This year, we will be running online training sessions on the last Wednesday of each month. This training will be invaluable for volunteering at the BEAF festival in 2021 as well as provide transferable skills for working in the events industry. Each session will cover a specific topic introduced by our training team with targeted exercises designed to support your learning, and guest speakers from industry. The sessions will last between 1 hour and 1.5 hours and is totally free to attend! 

Interested?

Drop us a line here and you’ll be invited to join our introductory Zoom meeting on Wednesday 27th January to meet Caroline Johnston and Lucy Turner who will be your main point of contact on the run up to the festival.

Don’t forget to follow us on social media for our latest updates. You can find us on Facebook, Twitter and Instagram

 

General Content

Enter the Pests Pet Show with your Hot Dog!

Enter The Pests Pet Show!

Commissioned BEAF artists from Pests Production have launched an awesome new project and we want you and your furry friends to be a part of it!

What is it?
The Pests Pet Show is running until 16th December to raise money for the Albert Kennedy Trust (AKT). This show is a chance for people to show off their pets from the comfort of their own home, in a variety of class categories. Simply send in a picture of your best friend, whether you think they’re the top rescue animal, most gorgeous pup, or have a habit of pulling ridiculous faces. There’s a whole range of classes to enter!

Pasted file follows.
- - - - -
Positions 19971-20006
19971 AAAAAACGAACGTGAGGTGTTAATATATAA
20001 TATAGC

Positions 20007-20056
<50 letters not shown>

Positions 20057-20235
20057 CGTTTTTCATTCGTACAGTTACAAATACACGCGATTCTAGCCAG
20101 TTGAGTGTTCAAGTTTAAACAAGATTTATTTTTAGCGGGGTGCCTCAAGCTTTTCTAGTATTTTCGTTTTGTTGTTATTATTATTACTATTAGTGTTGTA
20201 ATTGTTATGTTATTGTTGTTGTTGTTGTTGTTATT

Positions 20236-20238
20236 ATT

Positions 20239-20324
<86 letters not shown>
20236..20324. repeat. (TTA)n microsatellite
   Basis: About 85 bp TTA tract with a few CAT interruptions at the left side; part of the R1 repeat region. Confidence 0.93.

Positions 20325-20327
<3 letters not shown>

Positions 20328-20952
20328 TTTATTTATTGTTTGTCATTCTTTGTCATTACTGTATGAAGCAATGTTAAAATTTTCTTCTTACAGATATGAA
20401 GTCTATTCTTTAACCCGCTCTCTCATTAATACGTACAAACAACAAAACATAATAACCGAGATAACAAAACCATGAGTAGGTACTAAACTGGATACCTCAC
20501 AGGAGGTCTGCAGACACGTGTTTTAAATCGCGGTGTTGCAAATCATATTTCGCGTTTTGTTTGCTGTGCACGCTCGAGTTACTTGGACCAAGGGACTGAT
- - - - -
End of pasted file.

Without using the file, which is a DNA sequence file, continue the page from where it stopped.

Seeing as how everyone’s stuck inside this year, we thought this would be a fun way to all come together, whilst also getting the chance to look at adorable animals, which we could probably all use right about now!
  1. Every class has a guest judge, and the chance to win rosettes from 1st to 6th place.
  2. All those who win first in their class automatically get entered into our free championship class, where there’s the chance to win Show Champion & Reserve Champion.
  3. All classes cost £1 per entry, and 100% of the money given goes directly to AKT.
Dachshunds get free entry to the BEAF Hot Dog Show!
As well as this, any Dachshund who enters any class is automatically added into the free BEAF Hot Dog! show. This class was inspired by BEAF’s 2019 Dachshund Dash, and we’d love to see just as many mini friends join in as they did at their spectacular event last year! The winner of Hot Dog will receive a large champion rosette, but there can be only one weiner!
Who are Pest Production? Here’s Sophia to explain more: